Family Roots in Scotland will trace your Family Tree as far back as possible, normally to the early 1800s and perhaps even the mid/late 1700s.
To do so, Family Roots in Scotland researches the Official Records held by the General Register Office for Scotland, such as Statutory Birth, Marriage and Death certificates from 1855, Census Records from 1841-1911, and Old Parish Registers from 1538-1854. These records cover the whole of Scotland.
You will be provided copies of all the successful documents found in the preparation of your Family Tree.
From the Official Records:
Statutory Birth, Marriage and Death Certificates
Civil registration in Scotland became compulsory on 1st January, 1855 regardless of religious denomination (see Old Parish Registers below). A standard format was introduced for each record, providing more comprehensive information than that contained on the equivalents in England, Wales and Ireland.
For example, Marriage and Death Certificates in Scotland normally provide the names and occupations of the parents, and an indication whether the parents were still alive at the time of the Marriage or Death so recorded.
On-line images of Birth Certificates are available up to 100 years ago, Marriage Certificates to 75 years ago, and Death Certificates to 50 years ago.
Physical copies of more recent event Certificates are also available, but at additional cost.
Census records are taken every 10 years to record information on Scotland's population. Records are only made available for public scrutiny after 100 years.
The information recorded during a Census is a snap-shot of the people in a household on a given night, be they family members, lodgers, visitors, servants etc. It will identify the Head of the family, their relationship to every other person at that address, their names, ages, occupations and birthplaces.
As such, Census records can provide information on the wider family, geographic mobility through the birthplaces, and social mobility through addresses and occupations.
Old Parish Registers
These comprise the Births & Baptisms, Banns & Marriages and Deaths & Burials (*) recorded before the introduction of civil registration in 1855.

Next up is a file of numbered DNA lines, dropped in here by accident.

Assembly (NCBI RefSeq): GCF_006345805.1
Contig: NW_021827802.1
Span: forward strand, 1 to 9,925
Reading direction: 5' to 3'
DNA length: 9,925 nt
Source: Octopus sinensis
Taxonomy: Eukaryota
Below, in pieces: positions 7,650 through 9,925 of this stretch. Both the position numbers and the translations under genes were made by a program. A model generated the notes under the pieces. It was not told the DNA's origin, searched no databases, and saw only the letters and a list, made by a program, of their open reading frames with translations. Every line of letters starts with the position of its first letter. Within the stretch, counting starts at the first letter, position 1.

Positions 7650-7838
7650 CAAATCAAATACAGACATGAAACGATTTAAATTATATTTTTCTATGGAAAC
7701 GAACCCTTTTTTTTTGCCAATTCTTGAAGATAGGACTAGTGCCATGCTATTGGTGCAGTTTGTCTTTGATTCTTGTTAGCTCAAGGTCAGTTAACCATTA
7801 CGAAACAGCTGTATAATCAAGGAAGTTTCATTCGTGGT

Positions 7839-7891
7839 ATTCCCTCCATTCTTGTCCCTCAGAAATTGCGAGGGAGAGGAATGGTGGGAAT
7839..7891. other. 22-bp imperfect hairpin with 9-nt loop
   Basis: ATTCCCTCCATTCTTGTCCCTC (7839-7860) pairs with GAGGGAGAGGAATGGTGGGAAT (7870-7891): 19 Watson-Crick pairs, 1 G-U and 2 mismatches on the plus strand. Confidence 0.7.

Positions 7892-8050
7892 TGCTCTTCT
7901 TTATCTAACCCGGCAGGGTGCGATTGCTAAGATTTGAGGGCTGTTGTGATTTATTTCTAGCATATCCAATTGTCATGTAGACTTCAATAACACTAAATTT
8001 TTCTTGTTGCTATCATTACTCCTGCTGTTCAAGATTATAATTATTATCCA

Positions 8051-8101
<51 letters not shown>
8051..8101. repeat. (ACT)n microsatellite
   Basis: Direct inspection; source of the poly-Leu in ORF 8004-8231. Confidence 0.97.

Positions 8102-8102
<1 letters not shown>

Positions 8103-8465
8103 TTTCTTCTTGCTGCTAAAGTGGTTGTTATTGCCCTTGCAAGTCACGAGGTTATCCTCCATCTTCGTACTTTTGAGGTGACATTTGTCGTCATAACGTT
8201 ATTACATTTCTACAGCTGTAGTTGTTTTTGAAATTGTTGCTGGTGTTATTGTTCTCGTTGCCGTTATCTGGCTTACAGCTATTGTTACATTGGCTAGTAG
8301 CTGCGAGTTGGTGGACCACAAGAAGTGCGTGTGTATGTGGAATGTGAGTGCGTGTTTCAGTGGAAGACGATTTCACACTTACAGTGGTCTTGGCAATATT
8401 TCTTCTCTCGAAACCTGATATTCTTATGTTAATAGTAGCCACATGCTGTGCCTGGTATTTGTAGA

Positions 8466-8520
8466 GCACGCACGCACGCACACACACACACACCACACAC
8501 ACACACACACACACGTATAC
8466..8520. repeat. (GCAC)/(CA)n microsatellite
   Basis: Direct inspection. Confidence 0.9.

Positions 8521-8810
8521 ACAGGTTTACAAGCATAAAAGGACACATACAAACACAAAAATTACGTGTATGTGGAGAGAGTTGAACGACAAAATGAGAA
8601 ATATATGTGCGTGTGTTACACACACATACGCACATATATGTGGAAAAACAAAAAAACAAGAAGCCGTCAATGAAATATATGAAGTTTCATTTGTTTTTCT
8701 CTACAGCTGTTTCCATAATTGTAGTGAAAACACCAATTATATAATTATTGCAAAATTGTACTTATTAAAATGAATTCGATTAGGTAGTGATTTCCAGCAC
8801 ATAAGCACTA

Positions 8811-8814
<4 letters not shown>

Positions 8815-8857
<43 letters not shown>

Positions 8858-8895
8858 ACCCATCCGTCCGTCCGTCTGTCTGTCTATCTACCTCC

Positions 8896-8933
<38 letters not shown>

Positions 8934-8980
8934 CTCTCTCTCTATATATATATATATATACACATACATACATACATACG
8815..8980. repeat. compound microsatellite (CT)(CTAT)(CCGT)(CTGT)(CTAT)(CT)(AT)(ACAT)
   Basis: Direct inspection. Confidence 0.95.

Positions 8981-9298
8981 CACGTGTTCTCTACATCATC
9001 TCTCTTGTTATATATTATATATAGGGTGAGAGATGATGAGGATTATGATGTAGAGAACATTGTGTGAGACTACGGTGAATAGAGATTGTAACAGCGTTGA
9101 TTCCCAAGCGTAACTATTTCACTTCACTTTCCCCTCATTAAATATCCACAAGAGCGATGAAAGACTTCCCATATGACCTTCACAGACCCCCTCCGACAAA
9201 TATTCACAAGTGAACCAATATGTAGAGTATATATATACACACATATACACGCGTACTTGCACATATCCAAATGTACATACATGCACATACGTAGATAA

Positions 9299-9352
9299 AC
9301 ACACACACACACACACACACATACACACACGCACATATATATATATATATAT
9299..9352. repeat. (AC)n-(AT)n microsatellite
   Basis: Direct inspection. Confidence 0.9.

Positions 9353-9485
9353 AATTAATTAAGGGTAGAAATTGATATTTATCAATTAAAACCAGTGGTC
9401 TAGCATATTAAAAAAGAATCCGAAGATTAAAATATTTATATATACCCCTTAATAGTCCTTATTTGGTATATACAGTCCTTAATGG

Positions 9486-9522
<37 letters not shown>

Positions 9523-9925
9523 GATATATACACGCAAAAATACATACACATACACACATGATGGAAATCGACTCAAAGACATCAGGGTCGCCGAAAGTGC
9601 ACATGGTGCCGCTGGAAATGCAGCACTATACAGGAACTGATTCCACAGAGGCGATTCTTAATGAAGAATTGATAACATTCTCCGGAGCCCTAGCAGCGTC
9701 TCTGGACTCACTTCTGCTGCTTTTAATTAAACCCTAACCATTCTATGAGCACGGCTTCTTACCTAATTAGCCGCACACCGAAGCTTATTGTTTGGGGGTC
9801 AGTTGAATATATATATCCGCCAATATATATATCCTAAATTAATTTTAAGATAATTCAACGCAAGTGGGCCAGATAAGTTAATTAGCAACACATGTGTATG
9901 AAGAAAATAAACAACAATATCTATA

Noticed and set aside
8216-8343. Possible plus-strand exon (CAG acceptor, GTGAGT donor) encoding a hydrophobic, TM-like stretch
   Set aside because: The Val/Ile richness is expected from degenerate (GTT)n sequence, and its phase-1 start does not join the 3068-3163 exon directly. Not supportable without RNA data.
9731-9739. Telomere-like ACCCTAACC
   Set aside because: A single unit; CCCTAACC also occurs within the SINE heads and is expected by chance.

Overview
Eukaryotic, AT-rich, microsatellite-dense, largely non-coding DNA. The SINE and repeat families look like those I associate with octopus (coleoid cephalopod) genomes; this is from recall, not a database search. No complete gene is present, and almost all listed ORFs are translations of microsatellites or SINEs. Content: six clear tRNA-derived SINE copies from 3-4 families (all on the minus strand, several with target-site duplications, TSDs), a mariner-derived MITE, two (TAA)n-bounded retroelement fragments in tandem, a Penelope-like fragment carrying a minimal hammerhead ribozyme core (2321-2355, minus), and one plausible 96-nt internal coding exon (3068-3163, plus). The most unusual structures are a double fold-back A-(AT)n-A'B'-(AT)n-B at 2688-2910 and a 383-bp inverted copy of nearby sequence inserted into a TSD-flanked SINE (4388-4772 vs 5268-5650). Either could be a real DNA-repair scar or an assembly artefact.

There was no formality to Parish records, and as such, record keeping varied enormously from year to year/parish to parish. Although there was a requirement for parishes to record births and marriages from 1552, some did not do so until much later. Additionally, it was also costly and unpopular so many events went unrecorded. As such, the information varies greatly in availability, reliability and legibility.
(*) Deaths & Burials
There was no requirement to keep such records, and hence their coverage is very sparse. Further, the information recorded could contain very little detail, perhaps as little as a Surname.
As such, it is extremely difficult to accurately identify individuals from these records.
It may not always be possible to definitively identify an event or individual from the official records. Any information which cannot be cross-referenced or confirmed by supporting documentation will be supplied and identified as a "likelihood" only.
Family Roots in Scotland will also make use of a wide range of other sources – from official, recorded, published sources such as Wills & Testaments, military records, Passenger Lists etc, to unofficial, unrecorded, personalised, local sources such as shared, commercial sites - to provide additional information on your family.
All information taken from an unofficial source will be identified as a “likelihood” –
and is provided free of charge!